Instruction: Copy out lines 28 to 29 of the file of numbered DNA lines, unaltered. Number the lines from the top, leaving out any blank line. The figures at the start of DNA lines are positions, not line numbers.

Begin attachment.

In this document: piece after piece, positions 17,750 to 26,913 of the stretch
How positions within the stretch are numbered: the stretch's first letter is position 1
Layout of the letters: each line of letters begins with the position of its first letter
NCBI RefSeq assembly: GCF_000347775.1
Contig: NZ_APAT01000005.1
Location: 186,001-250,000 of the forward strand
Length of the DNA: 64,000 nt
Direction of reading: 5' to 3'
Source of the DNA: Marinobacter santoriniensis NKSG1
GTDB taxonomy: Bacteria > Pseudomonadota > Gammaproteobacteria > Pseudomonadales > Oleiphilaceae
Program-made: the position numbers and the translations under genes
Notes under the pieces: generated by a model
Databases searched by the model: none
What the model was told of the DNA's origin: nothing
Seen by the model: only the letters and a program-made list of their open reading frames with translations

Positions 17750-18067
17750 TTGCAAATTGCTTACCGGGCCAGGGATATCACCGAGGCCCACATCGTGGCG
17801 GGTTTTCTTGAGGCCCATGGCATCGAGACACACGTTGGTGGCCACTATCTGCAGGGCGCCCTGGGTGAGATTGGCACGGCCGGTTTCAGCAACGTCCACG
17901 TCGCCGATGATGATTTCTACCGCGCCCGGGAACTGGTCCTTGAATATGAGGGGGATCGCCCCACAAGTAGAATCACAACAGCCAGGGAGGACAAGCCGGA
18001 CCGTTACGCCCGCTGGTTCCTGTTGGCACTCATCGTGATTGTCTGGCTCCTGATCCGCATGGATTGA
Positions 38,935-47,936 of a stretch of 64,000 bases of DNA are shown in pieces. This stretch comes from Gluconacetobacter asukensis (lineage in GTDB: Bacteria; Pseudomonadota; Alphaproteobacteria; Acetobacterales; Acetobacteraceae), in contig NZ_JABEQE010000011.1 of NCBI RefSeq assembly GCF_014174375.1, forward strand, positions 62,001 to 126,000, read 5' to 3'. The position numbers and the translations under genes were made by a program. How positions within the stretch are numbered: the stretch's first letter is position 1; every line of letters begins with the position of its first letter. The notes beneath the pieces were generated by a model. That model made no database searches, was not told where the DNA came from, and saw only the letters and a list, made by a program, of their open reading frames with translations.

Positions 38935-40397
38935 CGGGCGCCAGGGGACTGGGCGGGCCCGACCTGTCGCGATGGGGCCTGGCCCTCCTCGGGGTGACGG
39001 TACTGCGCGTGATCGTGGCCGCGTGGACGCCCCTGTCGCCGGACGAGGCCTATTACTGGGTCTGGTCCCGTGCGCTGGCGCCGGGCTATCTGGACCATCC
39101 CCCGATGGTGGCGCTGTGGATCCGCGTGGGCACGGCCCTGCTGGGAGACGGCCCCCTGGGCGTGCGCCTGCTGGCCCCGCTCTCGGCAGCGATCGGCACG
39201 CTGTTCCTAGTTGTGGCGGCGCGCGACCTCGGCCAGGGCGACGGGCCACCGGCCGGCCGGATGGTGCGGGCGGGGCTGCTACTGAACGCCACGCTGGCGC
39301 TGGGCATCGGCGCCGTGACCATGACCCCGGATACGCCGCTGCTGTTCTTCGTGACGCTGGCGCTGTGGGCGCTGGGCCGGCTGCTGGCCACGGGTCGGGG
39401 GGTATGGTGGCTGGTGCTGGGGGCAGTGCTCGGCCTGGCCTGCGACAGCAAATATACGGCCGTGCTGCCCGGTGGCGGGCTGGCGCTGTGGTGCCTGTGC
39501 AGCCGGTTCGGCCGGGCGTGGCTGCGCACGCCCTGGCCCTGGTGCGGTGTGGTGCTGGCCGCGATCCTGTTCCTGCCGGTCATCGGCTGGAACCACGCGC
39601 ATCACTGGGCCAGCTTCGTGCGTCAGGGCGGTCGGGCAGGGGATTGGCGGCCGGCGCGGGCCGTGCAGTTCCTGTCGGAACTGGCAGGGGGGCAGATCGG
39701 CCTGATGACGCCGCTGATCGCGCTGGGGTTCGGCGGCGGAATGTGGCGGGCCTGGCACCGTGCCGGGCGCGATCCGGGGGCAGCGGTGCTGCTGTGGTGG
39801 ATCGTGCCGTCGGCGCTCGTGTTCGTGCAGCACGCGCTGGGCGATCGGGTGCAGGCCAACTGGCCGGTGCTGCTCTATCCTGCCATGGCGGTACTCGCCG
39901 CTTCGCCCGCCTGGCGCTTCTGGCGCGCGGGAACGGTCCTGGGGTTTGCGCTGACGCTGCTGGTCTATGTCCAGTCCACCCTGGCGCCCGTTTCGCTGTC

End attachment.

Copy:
39401 GGTATGGTGGCTGGTGCTGGGGGCAGTGCTCGGCCTGGCCTGCGACAGCAAATATACGGCCGTGCTGCCCGGTGGCGGGCTGGCGCTGTGGTGCCTGTGC
39501 AGCCGGTTCGGCCGGGCGTGGCTGCGCACGCCCTGGCCCTGGTGCGGTGTGGTGCTGGCCGCGATCCTGTTCCTGCCGGTCATCGGCTGGAACCACGCGC